Guest Post: The Problem of Satan




Today's post comes to us from my British doppelgänger (or am I his American 
doppelgänger?), Recovering Agnostic. Like me, he blogs anonymously about de-converting from conservative Christianity to agnosticism. He's guest posted here before.

Check out his blog, twitter feed, and Facebook page


Years ago, when I was young, pious and enthusiastic, I used to think a lot - some things never change! One day, I became uncomfortable at being taught that there was not only a personal devil, but that he had genuine power over the world.

The explanation for this claim, one that was sufficiently mainstream for Michael Green to use it in I Believe in Satan's Downfall (a book I read in an attempt to understand), was that if there was no Satan with independent power to tempt, goad and commit evil acts, all evil must be God's fault. It didn't entirely satisfy me, but it made a certain amount of sense at the time, and however difficult I could be, I still felt that I should avoid too much questioning and argumentation.


For a while, this kept my disquiet under control, but not forever. One Sunday afternoon, after studying Genesis, I started to scratch that itch again. Starting from the question of why a perfect creation contained unnecessary and destructive features like an evil snake and what could be considered a "Doomsday Tree", I began to question the whole nature of what I'd been told.


I long ago settled on an interpretation of the Creation Myth that satisfies me, but that whole Satan thing was a big problem, which maybe shouldn't be a surprise given how much of the popular image is extra-Biblical. But still, this idea of an actual person who opposes God and has sufficient power to cause and promote evil is thoroughly mainstream.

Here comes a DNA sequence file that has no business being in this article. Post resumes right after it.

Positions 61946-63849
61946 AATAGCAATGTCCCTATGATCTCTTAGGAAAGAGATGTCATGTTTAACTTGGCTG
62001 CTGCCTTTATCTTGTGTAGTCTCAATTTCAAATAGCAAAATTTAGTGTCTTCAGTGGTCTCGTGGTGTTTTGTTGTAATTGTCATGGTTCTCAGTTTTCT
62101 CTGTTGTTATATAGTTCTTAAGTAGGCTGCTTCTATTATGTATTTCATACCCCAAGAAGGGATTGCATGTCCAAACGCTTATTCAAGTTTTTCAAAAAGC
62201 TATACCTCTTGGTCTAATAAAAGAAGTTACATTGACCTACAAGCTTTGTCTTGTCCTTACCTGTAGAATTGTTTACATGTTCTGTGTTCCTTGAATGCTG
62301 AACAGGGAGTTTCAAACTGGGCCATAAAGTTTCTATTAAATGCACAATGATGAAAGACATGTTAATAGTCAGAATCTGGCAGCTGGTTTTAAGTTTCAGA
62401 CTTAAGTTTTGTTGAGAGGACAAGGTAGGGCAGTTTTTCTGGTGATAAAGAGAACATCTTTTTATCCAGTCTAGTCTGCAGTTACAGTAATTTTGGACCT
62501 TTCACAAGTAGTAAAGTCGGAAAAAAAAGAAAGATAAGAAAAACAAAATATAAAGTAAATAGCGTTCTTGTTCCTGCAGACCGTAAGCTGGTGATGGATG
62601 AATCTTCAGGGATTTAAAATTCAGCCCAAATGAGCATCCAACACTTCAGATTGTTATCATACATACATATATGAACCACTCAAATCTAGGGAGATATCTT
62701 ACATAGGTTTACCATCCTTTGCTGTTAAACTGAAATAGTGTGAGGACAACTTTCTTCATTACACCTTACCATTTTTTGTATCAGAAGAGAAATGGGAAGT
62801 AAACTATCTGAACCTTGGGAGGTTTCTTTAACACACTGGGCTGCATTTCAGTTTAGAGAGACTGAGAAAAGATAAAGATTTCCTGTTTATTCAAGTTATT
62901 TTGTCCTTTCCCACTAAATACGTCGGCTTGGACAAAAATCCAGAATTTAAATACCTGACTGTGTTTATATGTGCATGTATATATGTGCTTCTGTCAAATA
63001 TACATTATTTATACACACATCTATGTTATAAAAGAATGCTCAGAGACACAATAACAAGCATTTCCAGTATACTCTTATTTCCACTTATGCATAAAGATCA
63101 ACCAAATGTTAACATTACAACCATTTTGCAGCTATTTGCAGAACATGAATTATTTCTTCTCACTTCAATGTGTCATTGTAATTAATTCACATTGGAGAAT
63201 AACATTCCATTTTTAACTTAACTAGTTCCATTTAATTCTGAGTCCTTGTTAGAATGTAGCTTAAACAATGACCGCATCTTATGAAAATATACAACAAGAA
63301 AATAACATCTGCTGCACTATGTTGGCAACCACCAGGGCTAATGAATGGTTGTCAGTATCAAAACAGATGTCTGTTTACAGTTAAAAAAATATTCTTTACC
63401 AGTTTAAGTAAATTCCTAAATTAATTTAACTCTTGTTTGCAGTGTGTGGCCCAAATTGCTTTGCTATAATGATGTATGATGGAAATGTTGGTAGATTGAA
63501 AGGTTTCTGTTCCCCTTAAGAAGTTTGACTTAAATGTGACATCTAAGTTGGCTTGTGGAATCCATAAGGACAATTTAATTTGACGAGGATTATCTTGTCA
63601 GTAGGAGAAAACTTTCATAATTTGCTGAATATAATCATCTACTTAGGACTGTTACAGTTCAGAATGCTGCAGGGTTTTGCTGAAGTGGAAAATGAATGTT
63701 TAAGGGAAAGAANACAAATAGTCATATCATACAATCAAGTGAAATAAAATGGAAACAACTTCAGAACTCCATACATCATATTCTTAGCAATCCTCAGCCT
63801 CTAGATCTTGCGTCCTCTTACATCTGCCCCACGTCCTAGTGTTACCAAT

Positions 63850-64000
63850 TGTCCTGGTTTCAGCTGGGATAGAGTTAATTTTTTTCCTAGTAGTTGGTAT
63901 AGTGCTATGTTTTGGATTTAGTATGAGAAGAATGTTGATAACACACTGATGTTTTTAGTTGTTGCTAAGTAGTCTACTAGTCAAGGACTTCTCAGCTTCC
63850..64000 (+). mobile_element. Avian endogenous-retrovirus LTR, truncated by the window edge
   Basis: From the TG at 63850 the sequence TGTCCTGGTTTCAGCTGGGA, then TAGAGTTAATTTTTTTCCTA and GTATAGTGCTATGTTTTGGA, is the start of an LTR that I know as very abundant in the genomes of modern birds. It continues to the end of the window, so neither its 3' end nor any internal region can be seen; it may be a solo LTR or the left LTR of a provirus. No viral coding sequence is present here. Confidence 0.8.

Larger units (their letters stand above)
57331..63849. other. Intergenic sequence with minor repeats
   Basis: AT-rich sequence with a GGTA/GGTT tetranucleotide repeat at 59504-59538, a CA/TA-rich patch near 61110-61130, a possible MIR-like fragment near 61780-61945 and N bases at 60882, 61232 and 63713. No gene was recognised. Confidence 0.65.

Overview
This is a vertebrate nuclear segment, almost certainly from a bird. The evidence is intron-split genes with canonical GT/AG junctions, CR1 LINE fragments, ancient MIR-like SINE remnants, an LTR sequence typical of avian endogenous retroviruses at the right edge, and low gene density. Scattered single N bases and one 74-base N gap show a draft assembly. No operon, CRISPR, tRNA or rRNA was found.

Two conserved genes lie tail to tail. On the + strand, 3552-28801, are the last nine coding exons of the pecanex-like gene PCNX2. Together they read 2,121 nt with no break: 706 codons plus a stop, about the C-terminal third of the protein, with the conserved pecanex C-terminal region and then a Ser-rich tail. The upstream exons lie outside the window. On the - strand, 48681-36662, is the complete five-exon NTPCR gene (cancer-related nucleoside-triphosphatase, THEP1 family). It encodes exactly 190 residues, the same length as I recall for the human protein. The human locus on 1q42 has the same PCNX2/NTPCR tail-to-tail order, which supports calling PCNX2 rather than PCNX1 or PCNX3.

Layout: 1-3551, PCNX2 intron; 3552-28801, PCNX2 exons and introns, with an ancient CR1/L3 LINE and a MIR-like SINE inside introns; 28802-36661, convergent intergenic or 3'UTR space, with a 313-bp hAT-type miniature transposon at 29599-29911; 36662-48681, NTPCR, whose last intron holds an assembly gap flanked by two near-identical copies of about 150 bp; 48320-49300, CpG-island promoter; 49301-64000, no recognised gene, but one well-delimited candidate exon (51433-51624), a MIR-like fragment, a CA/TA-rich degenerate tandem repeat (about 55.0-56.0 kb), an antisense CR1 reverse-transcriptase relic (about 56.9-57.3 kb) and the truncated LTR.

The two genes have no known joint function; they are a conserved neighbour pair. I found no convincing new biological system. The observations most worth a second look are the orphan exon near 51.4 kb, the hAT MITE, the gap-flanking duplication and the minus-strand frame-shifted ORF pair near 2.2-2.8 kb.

The trouble I had wasn't exactly with the belief itself - that was far from the strangest thing I believed at the time - but the way it conflicted with other things I'd been taught: God is sovereign; God is good; God is omniscient. So Satan must be subservient, and God must know what he's up to. But if that's the case, why let him do it?


It's basically the problem of evil yet again, but with the only halfway-decent explanation of "free will" replaced by a malicious imp who is licenced to act like some sort of supernatural bully. He taunts, lies, screws things up, and (so I was told) can make our lives a misery, while God looks on like an overworked teacher trying to avoid the hassle and paperwork involved in actually noticing this and doing something about it.


So why the lack of interest? I concluded that either God was standing by while someone else took the blame for the sucky bits of life, or He couldn't do anything. That viewpoint got a certain amount of support from various people who were into "spiritual warfare", with the implication of a balanced struggle between good and evil. But somehow, they still claimed to believe that God was sovereign. I, on the other hand, had a lower tolerance threshold for cognitive dissonance.


Suffice to say, I completely rejected this belief before long. If God's sovereign, it doesn't matter what evil creatures you invent, as they can only do bad things as long as God allows it. You end up with exactly the same problems as if they didn't exist, and William of Ockham starts to get very irritable. To insist on the existence of Satan as a genuine opposing force, you must deny the truth of Biblical passages which portray God as omnipotent.


Even if the Bible painted a consistent, coherent picture of some sort of devil, ignoring other parts of the Bible is a strange way of dealing with that.

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